And none of them shamed me or questioned the choice.
I once wrote an entire article about how I was fearful that being on testosterone would take away some of my favorite, more “femme” parts of who I am – and how I was determined to hold onto these things.
Toxic masculinity greatly limits the emotional range that men and masculine people can have, and it also limits our gender expression as well. At the root of this is misogyny, which privileges what we associate with masculinity over what we associate with femininity.
Often times, men and masculine people can fall into the trap of rejecting what is considered “feminine” because they feel it will affirm or legitimize their masculinity in the eyes of other people.
But well into my transition now, I am still rocking the nails, blathering on about my passion for interior design and stylish clothes, singing pop music at the top of my lungs, and crying over romantic comedies.
I don’t reject any stereotypically “feminine” aspect of myself just to cater to patriarchy. I am flipping the bird to a gender binary that says masculinity and femininity are these dual, opposing forces that, upon ever mingling, the universe will implode.
Thankfully, the universe has yet to implode from my queer, femme masculinity.
In reality, they don’t need to be in opposition, nor should one be valued over the other. In fact, femininity, masculinity, and even androgyny can be ingredients to each of our own individual, unique recipes that make up who we are and what we feel empowered by.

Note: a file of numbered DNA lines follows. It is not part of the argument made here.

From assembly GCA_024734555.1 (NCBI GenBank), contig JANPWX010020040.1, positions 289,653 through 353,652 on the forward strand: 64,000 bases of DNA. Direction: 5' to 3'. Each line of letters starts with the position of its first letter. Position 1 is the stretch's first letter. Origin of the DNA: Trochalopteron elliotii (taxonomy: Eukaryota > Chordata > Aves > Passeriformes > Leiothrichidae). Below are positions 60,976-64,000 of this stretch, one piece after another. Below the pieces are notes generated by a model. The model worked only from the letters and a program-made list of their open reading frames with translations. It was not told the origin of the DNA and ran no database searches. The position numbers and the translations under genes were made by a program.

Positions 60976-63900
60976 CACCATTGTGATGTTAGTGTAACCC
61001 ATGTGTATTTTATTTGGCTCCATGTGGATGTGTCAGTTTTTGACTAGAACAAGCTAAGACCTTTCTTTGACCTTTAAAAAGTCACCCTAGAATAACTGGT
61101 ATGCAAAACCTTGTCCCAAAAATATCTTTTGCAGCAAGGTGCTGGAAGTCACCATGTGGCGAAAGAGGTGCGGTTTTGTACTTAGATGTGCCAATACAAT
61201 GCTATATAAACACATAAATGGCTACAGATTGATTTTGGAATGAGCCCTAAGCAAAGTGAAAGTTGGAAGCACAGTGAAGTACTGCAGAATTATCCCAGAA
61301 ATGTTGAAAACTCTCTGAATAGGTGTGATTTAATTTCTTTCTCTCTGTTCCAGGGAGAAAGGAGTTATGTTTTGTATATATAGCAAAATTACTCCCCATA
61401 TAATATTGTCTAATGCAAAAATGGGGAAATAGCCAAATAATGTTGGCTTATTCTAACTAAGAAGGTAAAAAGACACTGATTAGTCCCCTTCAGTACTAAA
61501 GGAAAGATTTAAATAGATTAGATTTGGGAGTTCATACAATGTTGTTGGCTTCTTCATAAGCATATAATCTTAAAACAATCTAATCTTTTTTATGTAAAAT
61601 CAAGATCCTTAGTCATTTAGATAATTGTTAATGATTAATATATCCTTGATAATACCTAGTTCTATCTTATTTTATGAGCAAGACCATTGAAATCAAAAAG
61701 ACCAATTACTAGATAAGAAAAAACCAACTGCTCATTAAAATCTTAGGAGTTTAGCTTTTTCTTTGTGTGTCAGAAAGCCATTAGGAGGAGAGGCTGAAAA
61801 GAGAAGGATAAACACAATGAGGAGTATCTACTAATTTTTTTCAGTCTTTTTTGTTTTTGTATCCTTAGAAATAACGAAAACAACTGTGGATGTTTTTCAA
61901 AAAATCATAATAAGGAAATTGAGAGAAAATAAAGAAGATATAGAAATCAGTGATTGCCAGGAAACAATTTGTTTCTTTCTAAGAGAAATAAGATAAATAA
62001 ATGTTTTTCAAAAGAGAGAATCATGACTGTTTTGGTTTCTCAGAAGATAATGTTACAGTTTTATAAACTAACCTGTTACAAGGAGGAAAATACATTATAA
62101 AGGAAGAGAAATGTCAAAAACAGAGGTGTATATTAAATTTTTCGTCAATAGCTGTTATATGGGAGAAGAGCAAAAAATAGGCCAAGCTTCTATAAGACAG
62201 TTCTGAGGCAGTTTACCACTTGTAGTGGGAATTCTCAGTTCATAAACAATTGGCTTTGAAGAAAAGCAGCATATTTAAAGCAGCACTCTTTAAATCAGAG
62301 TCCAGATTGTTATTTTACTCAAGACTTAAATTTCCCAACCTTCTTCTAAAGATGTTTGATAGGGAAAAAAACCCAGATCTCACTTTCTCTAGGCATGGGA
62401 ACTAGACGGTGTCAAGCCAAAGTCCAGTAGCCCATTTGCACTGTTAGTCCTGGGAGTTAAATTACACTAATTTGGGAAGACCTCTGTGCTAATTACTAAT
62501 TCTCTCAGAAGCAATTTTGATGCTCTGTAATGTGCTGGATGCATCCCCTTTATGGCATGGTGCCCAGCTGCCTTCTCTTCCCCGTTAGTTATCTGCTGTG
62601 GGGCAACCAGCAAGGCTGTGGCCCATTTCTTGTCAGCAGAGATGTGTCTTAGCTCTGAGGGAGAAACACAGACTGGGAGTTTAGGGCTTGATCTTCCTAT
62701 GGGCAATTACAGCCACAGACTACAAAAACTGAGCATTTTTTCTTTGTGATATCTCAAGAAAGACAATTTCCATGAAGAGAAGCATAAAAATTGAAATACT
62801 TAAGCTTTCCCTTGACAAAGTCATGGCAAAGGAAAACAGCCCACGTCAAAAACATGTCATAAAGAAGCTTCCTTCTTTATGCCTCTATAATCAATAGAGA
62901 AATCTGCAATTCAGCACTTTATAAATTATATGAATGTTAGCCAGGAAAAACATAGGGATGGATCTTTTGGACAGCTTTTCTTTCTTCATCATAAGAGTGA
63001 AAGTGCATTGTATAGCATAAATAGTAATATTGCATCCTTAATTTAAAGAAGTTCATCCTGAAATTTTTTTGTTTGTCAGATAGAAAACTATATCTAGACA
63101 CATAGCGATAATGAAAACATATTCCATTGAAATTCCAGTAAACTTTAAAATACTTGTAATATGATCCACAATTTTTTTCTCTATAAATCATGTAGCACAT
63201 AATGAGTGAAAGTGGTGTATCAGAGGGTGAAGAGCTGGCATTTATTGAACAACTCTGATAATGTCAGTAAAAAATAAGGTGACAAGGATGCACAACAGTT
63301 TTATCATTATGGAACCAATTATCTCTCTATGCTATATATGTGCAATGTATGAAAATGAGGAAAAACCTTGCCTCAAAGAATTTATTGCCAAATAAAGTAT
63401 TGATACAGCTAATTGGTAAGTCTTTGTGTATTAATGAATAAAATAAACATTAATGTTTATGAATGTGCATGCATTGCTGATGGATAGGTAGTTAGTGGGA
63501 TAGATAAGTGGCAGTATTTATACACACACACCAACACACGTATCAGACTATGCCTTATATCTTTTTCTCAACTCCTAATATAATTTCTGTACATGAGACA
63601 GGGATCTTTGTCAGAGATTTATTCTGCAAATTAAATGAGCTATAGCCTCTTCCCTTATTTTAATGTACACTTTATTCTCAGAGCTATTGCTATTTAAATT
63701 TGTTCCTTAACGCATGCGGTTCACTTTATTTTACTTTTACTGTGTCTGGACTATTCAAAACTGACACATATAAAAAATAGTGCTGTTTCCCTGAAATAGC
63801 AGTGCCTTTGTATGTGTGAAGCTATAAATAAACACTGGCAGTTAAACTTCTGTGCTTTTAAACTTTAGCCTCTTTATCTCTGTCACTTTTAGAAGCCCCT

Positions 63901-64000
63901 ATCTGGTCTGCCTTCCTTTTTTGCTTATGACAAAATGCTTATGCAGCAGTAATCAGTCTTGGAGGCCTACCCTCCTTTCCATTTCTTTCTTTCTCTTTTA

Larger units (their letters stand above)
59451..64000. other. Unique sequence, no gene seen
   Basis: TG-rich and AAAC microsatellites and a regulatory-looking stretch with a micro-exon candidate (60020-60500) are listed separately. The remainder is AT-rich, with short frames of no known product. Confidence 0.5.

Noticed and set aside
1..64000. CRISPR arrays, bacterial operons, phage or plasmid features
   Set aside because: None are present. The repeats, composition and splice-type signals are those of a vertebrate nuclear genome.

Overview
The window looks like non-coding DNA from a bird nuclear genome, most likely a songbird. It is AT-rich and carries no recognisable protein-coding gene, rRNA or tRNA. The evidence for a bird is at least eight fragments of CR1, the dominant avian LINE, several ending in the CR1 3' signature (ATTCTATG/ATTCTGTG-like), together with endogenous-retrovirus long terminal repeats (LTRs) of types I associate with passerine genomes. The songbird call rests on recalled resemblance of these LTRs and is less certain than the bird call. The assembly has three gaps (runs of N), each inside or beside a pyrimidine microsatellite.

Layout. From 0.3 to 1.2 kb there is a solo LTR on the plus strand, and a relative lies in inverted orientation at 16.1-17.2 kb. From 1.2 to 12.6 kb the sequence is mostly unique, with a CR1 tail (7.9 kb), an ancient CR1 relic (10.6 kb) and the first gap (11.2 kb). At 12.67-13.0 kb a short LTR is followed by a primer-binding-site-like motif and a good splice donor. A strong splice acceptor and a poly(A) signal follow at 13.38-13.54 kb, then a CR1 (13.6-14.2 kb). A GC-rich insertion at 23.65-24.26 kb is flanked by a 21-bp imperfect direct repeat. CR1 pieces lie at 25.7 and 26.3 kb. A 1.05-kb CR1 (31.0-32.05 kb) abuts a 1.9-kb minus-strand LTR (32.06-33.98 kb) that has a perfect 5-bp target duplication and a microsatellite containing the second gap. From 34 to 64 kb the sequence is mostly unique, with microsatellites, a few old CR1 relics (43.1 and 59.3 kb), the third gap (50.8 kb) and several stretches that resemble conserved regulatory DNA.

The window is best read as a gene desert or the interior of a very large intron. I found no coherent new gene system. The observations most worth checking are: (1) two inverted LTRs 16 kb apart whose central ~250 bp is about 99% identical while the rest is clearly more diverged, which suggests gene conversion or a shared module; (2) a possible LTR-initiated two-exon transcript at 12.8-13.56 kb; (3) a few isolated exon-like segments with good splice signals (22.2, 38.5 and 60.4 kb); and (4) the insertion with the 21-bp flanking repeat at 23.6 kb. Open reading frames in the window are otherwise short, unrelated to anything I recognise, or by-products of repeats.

Or, you know… we can just ditch the binary thinking altogether and let people live.
I wouldn’t have felt like I could really be myself until I saw other queer men embodying this – a gender fluidity in which the limiting norms and rules of masculinity no longer apply – and embracing their whole selves, femininity unapologetically included.
They have rejected this binary way of thinking, refusing the “either/or” ultimatum of the gender binary (some of them, like me, even identifying as non-binary).
Seeing other men who are unafraid to fuck with gender has made me feel empowered to do the same.
4. Pushing Back Against Toxic Masculinity Means Acknowledging Our Privileges
Often times, women and other gender minorities take on the emotional burden and labor of educating men, in particular, about privilege.
It’s an unfair burden, to be sure, as folks who are on the receiving end of oppression should never be obligated to educate their oppressors, nor should privileged people feel entitled to their labor and energies.
What I’ve found so promising about the community that I’m surrounded by is that the men in my life have taken the initiative not only to have these conversations among themselves, but to act as interrupters and to educate other men and masculine people about their privilege.